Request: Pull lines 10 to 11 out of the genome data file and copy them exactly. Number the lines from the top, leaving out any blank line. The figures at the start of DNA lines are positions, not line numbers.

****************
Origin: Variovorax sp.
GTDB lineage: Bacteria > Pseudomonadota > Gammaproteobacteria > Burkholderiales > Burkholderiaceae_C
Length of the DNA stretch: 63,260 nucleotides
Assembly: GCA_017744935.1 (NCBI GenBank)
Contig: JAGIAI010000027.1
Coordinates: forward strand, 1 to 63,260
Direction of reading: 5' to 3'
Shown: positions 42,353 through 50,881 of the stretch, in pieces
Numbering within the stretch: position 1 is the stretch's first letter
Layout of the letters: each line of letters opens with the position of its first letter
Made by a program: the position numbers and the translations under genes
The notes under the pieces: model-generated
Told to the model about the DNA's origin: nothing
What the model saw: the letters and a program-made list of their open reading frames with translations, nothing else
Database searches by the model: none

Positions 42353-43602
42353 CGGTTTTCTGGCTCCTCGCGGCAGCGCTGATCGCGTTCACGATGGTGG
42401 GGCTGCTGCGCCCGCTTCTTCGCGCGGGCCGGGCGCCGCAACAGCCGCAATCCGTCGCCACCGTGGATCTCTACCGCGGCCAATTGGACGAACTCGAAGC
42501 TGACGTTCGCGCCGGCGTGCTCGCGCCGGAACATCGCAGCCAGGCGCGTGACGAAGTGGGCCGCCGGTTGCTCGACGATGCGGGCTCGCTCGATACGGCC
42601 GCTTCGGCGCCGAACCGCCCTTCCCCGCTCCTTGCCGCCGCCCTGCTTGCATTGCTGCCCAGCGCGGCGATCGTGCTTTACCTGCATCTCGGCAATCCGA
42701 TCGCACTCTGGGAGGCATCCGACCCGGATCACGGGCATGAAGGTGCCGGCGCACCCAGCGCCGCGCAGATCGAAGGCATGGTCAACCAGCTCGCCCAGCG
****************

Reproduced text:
Layout of the letters: each line of letters opens with the position of its first letter
Made by a program: the position numbers and the translations under genes